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Old 10-18-2021, 01:47 PM #1
elykrunner elykrunner is offline
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Leaking & right rear tire wear

Hi, I need some advice, and help.

I purchased a 03 v8 4x4 4runner (212k) back in spring. I essentially traded my 98 4runner for it. (275K)

I am having issues with my 4th gen. THe rear right tire is wearing excessively fast. SO I had it aligned and got new tires. Still having the same issue. The previous owner did mention they were rear ended but sounded like it was all cosmetic repairs. The shocks leak a little as well. Its the outside of the tire thatís wearing fast. When it was Aligned they said it wasnít far off when I brought it in. I think it has to do with the previous accident. I also have a RTT on top.


Now, Iím noticing oil puddles everywhere I park. Its coming from behind the transmission. The oil, looks clear/ slight brown, smells like oil/lube. I included a picture. I think its the gear box? Iím planning to take it in, but since i usually try to repair stuff myself, I wanted to have a clear understanding of what to expect when I take it in. Im currently traveling and have no where to work on it. What would you expect to spend on something like this?


THis is my 3rd 4runner. I had the 98 for 13 years with 275k on it. I wanted a 4x4 with roof rack, and hitch so I essentially traded for this one. I donít really care for the v8s gas millage, but the 4 disc brakes is a huge game changer for me.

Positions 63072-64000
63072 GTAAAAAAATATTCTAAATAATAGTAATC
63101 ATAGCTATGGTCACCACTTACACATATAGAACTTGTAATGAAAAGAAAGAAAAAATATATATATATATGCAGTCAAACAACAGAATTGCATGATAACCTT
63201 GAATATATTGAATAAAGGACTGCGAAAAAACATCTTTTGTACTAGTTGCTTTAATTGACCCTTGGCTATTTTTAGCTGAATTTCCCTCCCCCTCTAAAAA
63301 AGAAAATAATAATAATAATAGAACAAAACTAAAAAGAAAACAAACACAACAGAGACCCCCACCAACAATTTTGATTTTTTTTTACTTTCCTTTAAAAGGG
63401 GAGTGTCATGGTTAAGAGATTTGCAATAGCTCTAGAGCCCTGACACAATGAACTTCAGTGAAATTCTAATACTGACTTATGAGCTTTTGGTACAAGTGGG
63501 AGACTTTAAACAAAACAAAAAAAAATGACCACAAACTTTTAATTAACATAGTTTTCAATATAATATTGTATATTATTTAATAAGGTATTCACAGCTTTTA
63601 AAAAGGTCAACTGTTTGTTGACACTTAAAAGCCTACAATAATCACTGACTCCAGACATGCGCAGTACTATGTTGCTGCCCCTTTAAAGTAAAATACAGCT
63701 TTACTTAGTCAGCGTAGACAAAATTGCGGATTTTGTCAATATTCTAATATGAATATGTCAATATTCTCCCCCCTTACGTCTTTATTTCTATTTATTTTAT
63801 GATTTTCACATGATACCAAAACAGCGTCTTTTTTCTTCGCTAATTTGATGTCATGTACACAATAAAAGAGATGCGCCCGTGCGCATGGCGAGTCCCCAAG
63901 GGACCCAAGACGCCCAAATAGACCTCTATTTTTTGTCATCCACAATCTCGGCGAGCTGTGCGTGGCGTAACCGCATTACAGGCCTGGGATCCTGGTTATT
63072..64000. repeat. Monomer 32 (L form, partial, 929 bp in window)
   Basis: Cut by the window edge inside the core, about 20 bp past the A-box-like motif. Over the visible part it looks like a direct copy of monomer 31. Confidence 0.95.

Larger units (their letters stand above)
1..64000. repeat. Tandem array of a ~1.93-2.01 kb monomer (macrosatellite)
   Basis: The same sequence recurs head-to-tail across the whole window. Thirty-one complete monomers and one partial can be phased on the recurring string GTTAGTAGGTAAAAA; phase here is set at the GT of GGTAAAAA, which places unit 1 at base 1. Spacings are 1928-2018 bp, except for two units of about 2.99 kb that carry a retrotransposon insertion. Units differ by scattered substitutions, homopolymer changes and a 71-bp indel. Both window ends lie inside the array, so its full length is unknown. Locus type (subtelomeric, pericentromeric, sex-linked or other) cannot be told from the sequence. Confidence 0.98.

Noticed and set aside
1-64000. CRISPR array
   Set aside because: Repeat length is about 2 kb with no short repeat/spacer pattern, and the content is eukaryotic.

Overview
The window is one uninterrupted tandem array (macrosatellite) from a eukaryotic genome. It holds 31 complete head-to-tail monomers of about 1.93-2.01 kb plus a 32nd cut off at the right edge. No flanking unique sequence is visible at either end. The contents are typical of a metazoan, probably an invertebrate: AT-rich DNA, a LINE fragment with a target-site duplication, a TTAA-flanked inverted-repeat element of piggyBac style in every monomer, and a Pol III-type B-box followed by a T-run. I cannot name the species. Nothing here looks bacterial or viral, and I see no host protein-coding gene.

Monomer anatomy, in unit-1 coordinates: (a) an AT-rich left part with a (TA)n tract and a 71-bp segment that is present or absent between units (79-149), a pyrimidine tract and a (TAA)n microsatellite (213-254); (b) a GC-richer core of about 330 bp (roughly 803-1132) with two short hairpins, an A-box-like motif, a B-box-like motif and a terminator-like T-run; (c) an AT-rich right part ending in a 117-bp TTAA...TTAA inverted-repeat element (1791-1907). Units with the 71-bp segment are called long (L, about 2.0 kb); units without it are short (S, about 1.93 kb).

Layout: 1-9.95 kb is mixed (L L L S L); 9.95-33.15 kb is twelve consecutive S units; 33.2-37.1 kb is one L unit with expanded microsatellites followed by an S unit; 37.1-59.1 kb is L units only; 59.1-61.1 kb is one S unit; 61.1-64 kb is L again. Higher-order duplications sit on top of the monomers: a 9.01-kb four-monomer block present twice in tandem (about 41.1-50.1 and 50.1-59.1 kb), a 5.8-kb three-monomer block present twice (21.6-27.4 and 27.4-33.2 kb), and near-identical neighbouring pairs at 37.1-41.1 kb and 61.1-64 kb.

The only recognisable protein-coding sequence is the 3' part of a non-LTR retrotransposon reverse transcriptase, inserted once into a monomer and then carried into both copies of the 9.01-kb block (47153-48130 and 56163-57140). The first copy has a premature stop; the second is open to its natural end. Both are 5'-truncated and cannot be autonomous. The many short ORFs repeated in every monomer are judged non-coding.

Would you chase the tire wear problem? I bought this for $4,000.
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Old 10-18-2021, 03:43 PM #2
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If the shocks are weeping, chances are they're toast.

Assuming there's no obvious reason, visually, to believe that a rear arm is bent or bushing worn out, the shocks & springs could be the reason for excessive tire wear. The camber & toe change as the suspension moves around, the shocks being worn out likely means the springs are sagging as well.

Having had plenty of strange problems on my 4th gen, I would not spend time & money chasing an unknown problem when there's a known problem LITERALLY bolted to the symptom.

Unfortunately I'm not familiar with the transfer case leak shown, so I cannot comment.
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Last edited by Keros; 10-18-2021 at 07:32 PM. Reason: If the shocks are worn out, the springs are probably shot too.